Tish Tarragon is catering for a wedding, but the weekend goes from sweet to sour when a guest at the venue is poisoned.
Literary caterer and owner of Cookin’ the Books cafe Tish Tarragon is pushing thoughts of her impending eviction aside to prepare an appetising welcome buffet for a wedding weekend at Abbingdon Green Bed and Breakfast. While there, Tish witnesses one of the guests, controversial TV chef and restaurant critic, Gunner Randall, threatening staff after missing breakfast and making do with a mushroom omelet.
When Randall is found dead the following day, it soon becomes clear that poisoned mushrooms were behind his demise. With no shortage of potential suspects and motives, can Tish and her new beau, Sheriff Clemson Reade, uncover who was enraged enough with the unsavoury star to silence him for good?
‘I can’t believe it. My café is closed, and once this job is finished, my catering business is on hiatus until I can find a new kitchen,’ Tish Tarragon, owner of Cookin’ the Books literary café, lamented as she loaded a crate of dishes into her bright red van in preparation for a book-themed wedding weekend at Abbingdon Green Bed and Breakfast. ‘When I opened this business, I knew there was a chance it might close because it wasn’t successful, but I never imagined it would close because I’d been evicted.’Julian Davis, Channel Ten weatherman and one of Tish’s dearest friends since college, slid a box of crystal stemware into the spot beside the dishes. ‘Well, you did tell your landlord to shut up, honey. And rather angrily, too.’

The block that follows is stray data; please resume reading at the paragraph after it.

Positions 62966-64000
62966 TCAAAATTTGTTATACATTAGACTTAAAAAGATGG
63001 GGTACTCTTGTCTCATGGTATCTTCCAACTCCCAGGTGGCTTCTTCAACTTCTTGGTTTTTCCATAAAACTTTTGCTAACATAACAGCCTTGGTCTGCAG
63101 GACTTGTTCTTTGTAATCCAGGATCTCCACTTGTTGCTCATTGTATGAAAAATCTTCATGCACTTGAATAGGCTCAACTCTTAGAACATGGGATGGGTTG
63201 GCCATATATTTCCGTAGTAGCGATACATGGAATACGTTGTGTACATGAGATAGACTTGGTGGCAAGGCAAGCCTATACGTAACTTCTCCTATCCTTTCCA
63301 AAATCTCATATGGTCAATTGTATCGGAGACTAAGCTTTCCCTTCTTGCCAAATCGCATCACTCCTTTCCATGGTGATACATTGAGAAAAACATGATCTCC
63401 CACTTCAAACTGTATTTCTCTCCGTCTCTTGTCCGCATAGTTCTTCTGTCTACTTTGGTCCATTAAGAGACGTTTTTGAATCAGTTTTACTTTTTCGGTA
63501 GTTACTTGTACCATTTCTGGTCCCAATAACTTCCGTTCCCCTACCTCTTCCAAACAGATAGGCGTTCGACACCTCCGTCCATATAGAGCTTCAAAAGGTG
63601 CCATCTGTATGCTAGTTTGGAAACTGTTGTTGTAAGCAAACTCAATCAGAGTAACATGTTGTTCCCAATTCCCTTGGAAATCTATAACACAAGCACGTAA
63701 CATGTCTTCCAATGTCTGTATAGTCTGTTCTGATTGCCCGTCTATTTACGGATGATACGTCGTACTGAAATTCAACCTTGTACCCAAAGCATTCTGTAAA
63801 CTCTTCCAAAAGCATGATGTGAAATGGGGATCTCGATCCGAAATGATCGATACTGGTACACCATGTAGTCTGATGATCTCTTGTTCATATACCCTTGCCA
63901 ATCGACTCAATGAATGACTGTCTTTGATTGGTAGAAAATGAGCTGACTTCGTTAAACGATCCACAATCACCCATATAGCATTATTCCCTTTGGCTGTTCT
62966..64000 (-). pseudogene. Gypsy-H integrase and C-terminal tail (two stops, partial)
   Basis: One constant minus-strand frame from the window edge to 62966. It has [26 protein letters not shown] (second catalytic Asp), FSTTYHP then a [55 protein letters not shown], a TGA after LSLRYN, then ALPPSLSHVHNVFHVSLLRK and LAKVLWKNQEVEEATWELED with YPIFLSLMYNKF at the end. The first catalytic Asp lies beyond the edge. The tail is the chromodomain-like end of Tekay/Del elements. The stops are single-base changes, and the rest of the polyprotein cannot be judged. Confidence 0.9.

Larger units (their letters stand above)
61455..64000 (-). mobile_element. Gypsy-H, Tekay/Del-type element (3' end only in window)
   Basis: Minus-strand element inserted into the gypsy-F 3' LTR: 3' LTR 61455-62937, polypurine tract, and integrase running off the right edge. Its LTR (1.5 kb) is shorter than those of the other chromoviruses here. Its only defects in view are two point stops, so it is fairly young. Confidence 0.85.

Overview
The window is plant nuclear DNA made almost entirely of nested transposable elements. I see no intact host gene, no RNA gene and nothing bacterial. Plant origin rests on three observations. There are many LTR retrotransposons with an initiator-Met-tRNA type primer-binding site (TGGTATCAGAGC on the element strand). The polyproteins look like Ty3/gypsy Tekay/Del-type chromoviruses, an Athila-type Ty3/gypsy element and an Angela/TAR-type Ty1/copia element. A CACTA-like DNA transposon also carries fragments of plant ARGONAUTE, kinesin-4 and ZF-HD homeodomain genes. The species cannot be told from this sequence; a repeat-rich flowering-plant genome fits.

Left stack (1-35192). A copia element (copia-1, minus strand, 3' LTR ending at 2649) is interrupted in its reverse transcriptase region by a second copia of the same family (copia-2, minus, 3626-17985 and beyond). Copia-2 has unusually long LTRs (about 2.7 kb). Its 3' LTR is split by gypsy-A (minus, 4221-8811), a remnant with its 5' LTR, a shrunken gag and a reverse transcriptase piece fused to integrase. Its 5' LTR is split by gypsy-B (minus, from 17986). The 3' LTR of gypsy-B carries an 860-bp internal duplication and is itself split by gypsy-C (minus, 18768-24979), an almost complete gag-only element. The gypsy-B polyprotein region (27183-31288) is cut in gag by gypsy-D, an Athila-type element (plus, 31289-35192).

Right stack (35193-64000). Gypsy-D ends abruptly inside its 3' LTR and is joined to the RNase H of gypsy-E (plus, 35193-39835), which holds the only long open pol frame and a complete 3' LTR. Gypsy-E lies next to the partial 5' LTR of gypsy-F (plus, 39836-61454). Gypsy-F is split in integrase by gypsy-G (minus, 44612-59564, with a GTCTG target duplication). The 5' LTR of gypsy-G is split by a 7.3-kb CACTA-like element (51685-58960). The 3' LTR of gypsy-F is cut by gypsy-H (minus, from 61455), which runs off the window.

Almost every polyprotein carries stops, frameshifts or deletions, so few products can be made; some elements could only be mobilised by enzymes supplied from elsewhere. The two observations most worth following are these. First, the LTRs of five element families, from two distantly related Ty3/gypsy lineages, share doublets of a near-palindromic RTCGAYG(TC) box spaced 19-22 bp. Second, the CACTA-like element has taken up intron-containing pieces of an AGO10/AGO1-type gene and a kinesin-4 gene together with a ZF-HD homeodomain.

‘When I said that, I wasn’t talking to Schuyler Thompson, my landlord. I was talking to Schuyler Thompson, my ex-boyfriend and Hobson Glen’s crummy new mayor who was working with the town council to cover up the identity of a murderer.’
‘Clearly, Schuyler doesn’t compartmentalize these matters as well as you do,’ Jules deadpanned. ‘I’ve gotta say, though, you got the crummy mayor part right. Do you know that man is imposing a town tax on vehicle registrations in addition to the state fee we already pay?’
‘Yes, I heard. The tax would be on a sliding scale, with owners of larger vehicles paying more than those with smaller cars. I can’t wait to see how much it will be to re-register this van.’
‘Disgraceful. I’m proud to say I didn’t vote for him. Although I have a bit of a confession to make – even before you and he split up, I’d decided not to vote for Schuyler.’
‘I have a confession to make, too. Even before he and I split up, I’d decided not to vote for Schuyler either,’ Tish replied, eliciting a loud cackle from Jules.
‘Well, let’s forget him. Now you have yourself a hot, hunky man who treats you like a goddess.’
Tish thought back to the previous night and the lovely candlelight dinner Sheriff Clemson Reade had cooked in the kitchen of his cozy circa-1930 bungalow. ‘He really is wonderful,’ she gushed. ‘He’s been so incredibly supportive through all of this. Helping me scour real estate ads, listening to my fears . . . he even arranged for his friend Shirley – remember, she owns Justine’s, the restaurant by the Canal Walk in Richmond? – to buy leftover stock from me. I don’t have a lot to sell, but it’s good to know that food won’t go to waste. It will also be nice to have a little extra pocket money.’